As winter fast approaches I think it’s time to curl up and warm the soul with another batch of Eurovision covers, brought to you by, amongst others, a plethora of Asian divas, a South African hunk and a Spanish senorita. Enjoy!
Original: 2010, Azerbaijan, Safura (5th)
Cover: Lena Valaitis “Ich Will Alles”
I’ve never particularly liked “Drip Drop”. While everyone else was raving about it I just thought – meh. I’m not sure why exactly. Maybe it’s because I was so enamoured with “Satellite”. Or it could possibly be due to Safura’s vocals being as emotive as someone’s big toe. Or it might just be that I was expecting a performance on the Beyoncé scale of spectacular. However, I was pleasantly surprised when I came across this version of “Drip Drop” by the German singer Lena Valaitis. The 1981 Eurovision runner up brings a sense of depth and feeling which is lacking in Safura’s original. This is all the more impressive considering she’s singing beside a holiday resort pool while two randomers swim in and out of shot every so often.
“Poupée de Cire, Poupée de Son”
Original: 1965, Luxembourg, France Gall (1st)
Have you ever looked at Cezar and thought, boy that man needs a wife? Well on the off chance that you have, I’ve found him the ideal woman – Lori Lewis the American lead singer of the Swedish band Therion. As you can hear, she has a voice which is almost as high pitched as Cezar’s. And like the unbelievably popular Romanian she seems to be on the scary side of bonkers. As for this cover of France Gall’s classic, well … to be honest I was too busy imagining situations where Lori and Cezar had high pitch sing offs in the kitchen until one of them explodes (listen to Arcade Fire’s version instead to avoid such disturbing thoughts).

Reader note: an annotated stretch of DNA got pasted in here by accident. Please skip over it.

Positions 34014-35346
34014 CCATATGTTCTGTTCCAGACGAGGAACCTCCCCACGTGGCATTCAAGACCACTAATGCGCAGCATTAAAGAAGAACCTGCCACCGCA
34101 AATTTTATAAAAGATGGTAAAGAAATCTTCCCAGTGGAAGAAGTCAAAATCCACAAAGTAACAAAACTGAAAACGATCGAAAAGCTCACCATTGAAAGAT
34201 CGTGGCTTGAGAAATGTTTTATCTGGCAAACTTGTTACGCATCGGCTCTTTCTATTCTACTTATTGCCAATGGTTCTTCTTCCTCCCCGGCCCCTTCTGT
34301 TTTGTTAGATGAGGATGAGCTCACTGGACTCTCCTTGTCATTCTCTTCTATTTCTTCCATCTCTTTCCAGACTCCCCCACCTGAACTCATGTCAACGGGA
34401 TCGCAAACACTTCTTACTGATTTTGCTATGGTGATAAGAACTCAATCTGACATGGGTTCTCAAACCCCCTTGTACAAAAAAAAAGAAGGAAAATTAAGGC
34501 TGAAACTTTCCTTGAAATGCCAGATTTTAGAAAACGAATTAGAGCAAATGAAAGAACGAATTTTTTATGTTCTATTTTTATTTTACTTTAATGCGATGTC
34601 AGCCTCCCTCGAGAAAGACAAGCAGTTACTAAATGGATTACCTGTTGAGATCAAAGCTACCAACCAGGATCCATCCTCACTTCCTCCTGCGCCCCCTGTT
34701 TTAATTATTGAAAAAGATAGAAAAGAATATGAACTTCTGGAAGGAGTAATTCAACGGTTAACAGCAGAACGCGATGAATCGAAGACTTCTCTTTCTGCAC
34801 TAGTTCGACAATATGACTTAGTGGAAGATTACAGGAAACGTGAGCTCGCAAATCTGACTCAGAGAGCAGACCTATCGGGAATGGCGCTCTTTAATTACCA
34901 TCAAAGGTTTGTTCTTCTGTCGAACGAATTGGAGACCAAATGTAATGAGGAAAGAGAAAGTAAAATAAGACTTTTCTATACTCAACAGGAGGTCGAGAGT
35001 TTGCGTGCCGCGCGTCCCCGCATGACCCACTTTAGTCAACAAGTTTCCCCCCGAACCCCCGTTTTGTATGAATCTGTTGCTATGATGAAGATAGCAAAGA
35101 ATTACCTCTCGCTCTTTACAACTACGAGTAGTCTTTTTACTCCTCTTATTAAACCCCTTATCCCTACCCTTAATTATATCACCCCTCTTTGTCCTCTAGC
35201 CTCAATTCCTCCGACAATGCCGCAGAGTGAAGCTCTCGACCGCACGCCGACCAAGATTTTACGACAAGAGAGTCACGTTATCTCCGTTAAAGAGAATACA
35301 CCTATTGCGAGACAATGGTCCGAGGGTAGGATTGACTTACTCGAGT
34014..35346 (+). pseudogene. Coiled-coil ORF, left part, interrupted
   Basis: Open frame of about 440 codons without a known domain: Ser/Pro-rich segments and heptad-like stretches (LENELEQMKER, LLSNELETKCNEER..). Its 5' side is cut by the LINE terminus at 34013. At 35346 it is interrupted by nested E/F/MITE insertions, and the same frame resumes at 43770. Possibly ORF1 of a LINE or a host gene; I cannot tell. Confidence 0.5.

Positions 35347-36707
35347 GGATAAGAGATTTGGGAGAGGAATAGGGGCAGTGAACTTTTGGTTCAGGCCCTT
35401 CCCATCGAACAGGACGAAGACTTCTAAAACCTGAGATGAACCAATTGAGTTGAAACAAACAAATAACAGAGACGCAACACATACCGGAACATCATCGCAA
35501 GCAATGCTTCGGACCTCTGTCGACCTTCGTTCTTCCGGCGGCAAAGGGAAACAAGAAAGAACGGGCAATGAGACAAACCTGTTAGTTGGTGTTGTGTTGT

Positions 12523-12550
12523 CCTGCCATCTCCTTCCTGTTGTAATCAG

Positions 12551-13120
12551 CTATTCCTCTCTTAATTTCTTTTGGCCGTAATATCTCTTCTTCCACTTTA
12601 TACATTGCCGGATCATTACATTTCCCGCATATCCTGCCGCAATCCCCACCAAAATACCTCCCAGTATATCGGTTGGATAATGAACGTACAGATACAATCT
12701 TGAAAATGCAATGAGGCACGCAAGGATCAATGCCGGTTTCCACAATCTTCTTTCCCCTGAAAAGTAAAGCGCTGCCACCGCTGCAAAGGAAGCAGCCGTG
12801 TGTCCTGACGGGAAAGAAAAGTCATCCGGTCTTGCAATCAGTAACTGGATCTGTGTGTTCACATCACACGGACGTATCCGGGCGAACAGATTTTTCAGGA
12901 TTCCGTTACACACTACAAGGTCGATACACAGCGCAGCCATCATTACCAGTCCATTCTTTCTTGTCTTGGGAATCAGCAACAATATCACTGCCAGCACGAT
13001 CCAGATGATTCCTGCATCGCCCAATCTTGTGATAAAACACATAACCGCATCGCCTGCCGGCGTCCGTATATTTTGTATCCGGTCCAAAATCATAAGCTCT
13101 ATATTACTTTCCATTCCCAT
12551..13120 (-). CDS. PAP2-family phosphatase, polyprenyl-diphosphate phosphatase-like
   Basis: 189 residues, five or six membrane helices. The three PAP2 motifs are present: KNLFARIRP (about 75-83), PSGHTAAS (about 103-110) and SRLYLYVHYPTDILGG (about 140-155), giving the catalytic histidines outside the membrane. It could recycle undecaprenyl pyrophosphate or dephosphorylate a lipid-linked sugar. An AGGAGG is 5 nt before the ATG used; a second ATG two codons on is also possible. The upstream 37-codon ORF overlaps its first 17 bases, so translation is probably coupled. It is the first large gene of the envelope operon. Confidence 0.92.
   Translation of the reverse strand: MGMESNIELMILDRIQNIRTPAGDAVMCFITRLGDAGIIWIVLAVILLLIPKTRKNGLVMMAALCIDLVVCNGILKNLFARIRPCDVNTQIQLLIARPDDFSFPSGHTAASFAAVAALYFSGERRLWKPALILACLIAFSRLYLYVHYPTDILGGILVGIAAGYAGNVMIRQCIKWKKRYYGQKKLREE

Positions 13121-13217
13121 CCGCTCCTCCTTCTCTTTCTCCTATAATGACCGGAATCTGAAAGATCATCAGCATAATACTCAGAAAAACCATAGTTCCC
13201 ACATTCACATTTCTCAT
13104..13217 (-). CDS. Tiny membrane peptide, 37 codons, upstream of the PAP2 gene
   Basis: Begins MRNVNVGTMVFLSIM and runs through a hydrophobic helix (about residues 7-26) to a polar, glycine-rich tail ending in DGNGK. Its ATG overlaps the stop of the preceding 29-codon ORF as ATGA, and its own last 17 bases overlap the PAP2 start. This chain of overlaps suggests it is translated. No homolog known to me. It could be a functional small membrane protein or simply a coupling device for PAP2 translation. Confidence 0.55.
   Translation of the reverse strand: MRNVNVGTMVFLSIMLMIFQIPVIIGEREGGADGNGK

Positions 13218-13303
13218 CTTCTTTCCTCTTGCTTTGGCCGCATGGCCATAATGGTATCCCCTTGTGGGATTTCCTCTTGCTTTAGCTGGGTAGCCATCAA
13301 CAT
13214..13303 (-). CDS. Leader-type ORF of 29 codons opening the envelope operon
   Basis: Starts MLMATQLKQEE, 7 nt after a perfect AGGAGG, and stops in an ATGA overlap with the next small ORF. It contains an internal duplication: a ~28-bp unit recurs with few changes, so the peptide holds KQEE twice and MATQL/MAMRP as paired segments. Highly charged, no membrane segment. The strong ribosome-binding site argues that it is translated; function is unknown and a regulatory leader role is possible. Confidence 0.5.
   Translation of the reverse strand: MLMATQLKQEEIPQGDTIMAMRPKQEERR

“It’s My Time”
Original: 2009, United Kingdom, Jade Ewen (5th)
Cover: Lin Yu Chun
Speaking of shrill vocals, I introduce Lin Yu Chun. Now most people would consider him to have an extremely high voice, but after Cezar Eurovision aficionados would beg to differ. However, Lin shouldn’t worry, maybe Cezar and Lori will adopt him and show him how it’s done. And then they can murder “It’s My Time” all over again as one happy family.
Original: 1969, United Kingdom, Lulu (1st)
Cover: Lucía Pérez
Ok, enough of the imaginary soprano families. I think it might be beginning to get a bit annoying. But not half as irritating as Lucía Pérez’s 2011 Eurovision entry “Que Me Quiten Lo Bailao”. I swear, if I ever hear another blast of “Ouo uo uo ouo uo uo” again it’d probably be 100 years too soon. Thankfully, Lucía’s version of Lulu’s classic isn’t nearly as bad. Admittedly, the opening English verses are a bit ropey, but once Lucía switches to Spanish midway the performance becomes quite enjoyable.
“What if We”
Original: 2009, Malta, Chiara (22nd)
Cover: Lee Scott “Vandag”
You may remember that in the last edition of “Uncovered” I was a little critical of Lee Scott’s version of “Me and My Guitar”. Well I’m glad to say that I have no such criticism of his cover of “What if We”. I would even go so far as to say that this is better than the original. Sorry Chiara, but if Lee had been on the Moscow stage instead the song would definitely not have ended up 22nd. Oh, and thanks to Arianna who shared this with me via Twitter.